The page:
California Colleges and Universities have eliminated the SAT and ACT for freshman applicants through the 2022-2023 academic year. The Military, private schools and out of state schools may still require it. Please make sure you check the website of the schools you are interested in applying to see if they require the ACT or SAT. While we advise you to take the PSAT in 10th grade as a trial run, your 11th grade year is the year that counts. The results from this PSAT test will determine if you are awarded National Merit Scholar status and ensuing scholarships. Review the year’s scheduled dates for SATs, ACTs, and SAT subject tests. Depending on your results, plan test dates so you can take the test twice before the start of senior year. Students should consider taking the SAT/ACT in the fall of senior year only if they feel they can do better than previous tests. (SAT/ACT Dates)
If you want to play Division I or II sports in college, start the certification process and check with your counselor to make sure you’re taking a core curriculum that meets NCAA requirements.(NCAA Eligibility Center)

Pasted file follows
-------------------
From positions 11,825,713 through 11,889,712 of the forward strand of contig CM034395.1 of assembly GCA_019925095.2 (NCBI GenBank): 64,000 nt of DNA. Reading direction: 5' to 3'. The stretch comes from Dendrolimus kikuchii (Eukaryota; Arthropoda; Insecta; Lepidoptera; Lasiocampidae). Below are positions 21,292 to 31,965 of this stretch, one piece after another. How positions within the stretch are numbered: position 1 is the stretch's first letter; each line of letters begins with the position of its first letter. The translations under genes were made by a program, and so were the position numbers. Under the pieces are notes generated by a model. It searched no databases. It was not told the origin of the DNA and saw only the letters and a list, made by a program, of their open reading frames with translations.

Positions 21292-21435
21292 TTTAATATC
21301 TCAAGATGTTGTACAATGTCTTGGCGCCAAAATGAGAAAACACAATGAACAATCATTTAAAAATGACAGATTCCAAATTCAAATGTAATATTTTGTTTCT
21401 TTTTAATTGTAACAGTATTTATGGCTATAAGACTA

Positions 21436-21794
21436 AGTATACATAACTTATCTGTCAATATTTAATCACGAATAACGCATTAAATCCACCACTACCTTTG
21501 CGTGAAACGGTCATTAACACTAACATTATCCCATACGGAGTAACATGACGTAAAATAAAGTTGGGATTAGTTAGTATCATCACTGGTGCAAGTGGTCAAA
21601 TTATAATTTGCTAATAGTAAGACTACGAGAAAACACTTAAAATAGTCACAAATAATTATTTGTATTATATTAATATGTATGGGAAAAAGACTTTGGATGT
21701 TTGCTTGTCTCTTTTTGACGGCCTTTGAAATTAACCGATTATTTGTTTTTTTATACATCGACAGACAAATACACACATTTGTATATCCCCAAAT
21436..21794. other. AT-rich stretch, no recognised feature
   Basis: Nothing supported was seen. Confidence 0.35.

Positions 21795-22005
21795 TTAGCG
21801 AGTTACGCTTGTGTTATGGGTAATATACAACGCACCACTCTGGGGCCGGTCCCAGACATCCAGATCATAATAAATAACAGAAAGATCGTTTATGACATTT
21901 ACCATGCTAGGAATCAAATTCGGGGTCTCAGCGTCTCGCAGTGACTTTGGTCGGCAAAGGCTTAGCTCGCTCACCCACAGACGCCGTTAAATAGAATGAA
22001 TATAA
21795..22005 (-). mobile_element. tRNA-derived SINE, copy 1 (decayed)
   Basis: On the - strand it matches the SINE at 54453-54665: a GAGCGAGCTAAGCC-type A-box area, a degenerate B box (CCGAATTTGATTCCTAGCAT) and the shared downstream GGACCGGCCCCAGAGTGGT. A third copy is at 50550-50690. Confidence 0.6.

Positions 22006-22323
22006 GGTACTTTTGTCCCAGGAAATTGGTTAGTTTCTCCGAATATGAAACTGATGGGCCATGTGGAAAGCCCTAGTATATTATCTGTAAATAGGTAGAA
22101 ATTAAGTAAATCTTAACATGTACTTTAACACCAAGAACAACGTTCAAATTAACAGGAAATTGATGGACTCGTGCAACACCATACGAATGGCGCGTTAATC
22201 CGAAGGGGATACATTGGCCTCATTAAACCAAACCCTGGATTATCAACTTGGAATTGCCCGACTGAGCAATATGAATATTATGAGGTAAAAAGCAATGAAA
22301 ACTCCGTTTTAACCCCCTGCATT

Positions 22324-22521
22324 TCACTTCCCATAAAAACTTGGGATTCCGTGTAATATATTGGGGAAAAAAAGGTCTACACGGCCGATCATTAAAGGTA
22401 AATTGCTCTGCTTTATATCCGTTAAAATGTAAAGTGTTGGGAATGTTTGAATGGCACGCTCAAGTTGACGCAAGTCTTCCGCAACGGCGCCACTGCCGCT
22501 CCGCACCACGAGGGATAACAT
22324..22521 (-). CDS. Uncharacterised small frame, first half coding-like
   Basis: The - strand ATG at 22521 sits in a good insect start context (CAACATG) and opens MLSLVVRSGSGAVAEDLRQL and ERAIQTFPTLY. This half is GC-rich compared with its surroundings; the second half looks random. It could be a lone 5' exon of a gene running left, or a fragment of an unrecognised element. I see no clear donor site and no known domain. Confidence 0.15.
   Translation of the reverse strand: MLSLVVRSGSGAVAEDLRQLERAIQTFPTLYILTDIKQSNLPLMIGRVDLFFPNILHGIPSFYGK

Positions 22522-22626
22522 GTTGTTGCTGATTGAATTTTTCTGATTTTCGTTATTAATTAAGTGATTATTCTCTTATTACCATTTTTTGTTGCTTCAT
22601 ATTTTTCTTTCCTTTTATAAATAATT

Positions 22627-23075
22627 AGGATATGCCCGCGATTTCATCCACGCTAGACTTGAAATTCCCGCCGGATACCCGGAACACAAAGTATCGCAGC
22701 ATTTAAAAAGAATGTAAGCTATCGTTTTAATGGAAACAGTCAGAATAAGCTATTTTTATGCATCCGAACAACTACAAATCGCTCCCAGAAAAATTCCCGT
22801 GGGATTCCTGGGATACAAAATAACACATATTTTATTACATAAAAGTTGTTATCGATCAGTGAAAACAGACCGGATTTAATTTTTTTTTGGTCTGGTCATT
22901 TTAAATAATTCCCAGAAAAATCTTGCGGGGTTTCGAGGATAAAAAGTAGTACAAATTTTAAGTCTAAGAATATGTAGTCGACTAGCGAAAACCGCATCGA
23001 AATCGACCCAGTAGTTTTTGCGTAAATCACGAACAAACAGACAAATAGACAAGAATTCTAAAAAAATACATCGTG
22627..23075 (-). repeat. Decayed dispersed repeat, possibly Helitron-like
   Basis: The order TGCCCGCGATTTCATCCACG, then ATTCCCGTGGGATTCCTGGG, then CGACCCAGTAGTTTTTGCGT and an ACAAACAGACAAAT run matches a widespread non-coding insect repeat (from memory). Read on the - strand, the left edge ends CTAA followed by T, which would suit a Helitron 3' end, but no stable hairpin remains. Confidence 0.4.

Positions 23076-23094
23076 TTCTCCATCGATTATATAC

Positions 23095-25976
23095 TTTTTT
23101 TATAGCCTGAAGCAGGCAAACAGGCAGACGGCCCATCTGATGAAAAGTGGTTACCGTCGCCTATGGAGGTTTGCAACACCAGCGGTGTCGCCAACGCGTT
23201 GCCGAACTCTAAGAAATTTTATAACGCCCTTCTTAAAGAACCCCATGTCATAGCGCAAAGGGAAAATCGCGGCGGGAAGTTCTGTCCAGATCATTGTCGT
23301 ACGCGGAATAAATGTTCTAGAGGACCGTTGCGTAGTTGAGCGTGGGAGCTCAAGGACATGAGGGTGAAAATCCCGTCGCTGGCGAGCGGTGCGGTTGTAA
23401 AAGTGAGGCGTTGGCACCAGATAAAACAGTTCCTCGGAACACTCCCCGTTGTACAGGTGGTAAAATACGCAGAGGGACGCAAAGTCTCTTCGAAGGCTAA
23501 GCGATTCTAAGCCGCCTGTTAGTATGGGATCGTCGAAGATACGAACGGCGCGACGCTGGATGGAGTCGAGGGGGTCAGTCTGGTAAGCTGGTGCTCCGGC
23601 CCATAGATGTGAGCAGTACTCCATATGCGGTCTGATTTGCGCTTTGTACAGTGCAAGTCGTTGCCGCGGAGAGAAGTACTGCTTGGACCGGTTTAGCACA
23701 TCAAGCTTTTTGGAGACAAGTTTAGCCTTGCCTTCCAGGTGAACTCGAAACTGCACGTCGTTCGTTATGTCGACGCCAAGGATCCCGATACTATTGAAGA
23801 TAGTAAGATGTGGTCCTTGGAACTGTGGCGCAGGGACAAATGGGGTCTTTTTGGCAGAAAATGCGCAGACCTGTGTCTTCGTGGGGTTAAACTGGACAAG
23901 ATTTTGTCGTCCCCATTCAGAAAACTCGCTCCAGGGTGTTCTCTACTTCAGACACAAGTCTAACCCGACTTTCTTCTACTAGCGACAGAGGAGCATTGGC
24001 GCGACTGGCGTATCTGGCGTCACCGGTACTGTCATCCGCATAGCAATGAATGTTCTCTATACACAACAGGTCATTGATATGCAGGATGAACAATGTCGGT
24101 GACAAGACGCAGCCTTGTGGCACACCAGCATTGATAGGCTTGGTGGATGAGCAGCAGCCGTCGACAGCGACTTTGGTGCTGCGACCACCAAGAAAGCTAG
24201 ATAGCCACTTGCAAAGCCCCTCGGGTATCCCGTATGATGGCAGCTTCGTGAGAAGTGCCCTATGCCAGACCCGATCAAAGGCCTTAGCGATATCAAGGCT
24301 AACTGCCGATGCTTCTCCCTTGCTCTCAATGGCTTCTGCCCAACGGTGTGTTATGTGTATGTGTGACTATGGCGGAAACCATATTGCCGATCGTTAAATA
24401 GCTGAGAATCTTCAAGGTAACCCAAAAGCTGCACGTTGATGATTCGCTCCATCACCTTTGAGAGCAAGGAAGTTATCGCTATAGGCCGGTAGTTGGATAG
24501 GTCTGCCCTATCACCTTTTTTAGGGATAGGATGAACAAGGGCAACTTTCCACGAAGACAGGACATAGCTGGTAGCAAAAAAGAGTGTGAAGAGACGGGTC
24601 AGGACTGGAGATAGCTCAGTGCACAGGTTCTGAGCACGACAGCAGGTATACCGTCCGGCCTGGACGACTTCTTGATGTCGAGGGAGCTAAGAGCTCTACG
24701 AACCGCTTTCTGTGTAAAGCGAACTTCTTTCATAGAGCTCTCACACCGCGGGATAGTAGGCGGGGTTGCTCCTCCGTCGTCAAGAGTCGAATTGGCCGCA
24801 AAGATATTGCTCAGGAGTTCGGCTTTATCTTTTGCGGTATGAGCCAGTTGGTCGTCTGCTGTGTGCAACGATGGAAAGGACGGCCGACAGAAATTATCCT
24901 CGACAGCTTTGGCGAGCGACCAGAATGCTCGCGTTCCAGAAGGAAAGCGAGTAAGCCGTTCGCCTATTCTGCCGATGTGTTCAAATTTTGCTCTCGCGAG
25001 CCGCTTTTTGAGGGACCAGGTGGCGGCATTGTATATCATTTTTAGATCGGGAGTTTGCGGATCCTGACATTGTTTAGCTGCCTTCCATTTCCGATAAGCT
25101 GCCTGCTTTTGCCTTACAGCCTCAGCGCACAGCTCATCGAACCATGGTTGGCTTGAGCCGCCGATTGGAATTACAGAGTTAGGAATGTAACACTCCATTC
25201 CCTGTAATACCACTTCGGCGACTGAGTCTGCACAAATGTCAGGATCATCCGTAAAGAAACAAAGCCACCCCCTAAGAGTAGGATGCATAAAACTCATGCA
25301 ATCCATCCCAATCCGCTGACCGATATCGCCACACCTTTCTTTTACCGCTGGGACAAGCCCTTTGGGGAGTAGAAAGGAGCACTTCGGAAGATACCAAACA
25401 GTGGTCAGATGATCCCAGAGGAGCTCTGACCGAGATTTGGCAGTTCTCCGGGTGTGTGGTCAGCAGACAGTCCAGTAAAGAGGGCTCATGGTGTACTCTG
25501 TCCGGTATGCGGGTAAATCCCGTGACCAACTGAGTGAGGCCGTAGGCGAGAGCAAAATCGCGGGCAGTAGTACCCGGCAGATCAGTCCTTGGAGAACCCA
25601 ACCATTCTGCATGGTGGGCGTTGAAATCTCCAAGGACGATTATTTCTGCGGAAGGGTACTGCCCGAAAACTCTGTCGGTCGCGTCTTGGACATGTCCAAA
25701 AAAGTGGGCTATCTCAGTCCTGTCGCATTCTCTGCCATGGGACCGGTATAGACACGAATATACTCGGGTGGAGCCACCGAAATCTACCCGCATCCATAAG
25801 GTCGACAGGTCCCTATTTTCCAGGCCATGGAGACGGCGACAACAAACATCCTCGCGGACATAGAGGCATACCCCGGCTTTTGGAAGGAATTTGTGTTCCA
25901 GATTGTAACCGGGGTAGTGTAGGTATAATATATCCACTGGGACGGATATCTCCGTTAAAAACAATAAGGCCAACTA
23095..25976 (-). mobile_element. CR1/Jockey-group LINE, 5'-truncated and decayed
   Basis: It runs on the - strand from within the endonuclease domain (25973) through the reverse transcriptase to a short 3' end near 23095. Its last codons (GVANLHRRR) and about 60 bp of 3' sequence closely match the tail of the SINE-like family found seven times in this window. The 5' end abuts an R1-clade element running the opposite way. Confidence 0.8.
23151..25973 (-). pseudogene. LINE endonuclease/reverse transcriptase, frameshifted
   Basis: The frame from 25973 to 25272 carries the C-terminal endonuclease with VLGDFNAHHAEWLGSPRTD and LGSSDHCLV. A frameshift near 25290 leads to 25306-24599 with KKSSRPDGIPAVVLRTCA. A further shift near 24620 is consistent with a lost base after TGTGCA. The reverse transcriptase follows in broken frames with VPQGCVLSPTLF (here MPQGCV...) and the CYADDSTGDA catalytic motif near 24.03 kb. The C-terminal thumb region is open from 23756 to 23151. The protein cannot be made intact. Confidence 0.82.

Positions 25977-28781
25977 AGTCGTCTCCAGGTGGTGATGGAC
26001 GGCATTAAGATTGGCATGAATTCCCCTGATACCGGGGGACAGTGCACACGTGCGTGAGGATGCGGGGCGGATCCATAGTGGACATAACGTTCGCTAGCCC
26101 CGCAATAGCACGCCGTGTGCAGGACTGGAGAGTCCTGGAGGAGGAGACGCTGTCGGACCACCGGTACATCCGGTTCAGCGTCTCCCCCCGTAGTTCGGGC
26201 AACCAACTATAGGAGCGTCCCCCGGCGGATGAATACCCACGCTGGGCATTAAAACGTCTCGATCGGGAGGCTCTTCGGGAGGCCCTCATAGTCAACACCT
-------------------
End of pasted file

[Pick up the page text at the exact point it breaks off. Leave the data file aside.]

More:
EVALUATE YOUR EDUCATION OPTIONS
Now is the time to follow a more specific path. Continue to explore career options, how much education you’ll need and the earning potential. Decide whether you want to pursue full-time employment, further education or training (such as a vocational-technical school, career college, or two-year or four-year college), or a military career. If you’re interested in attending a military academy, talk to your school counselor about starting the application process now.
ORGANIZE YOUR COLLEGE INFORMATION
Set up a filing system with individual folders for each college’s correspondence and printed materials. This will make it easier to locate the specific information you’re looking for. Create a professional email. When you create a new email address think about what it says about you as a person and a professional avoid cutesy or risqué email address. Think of it as your online identity and how it will sound in 10-15 years.
CREATE A COLLEGE LIST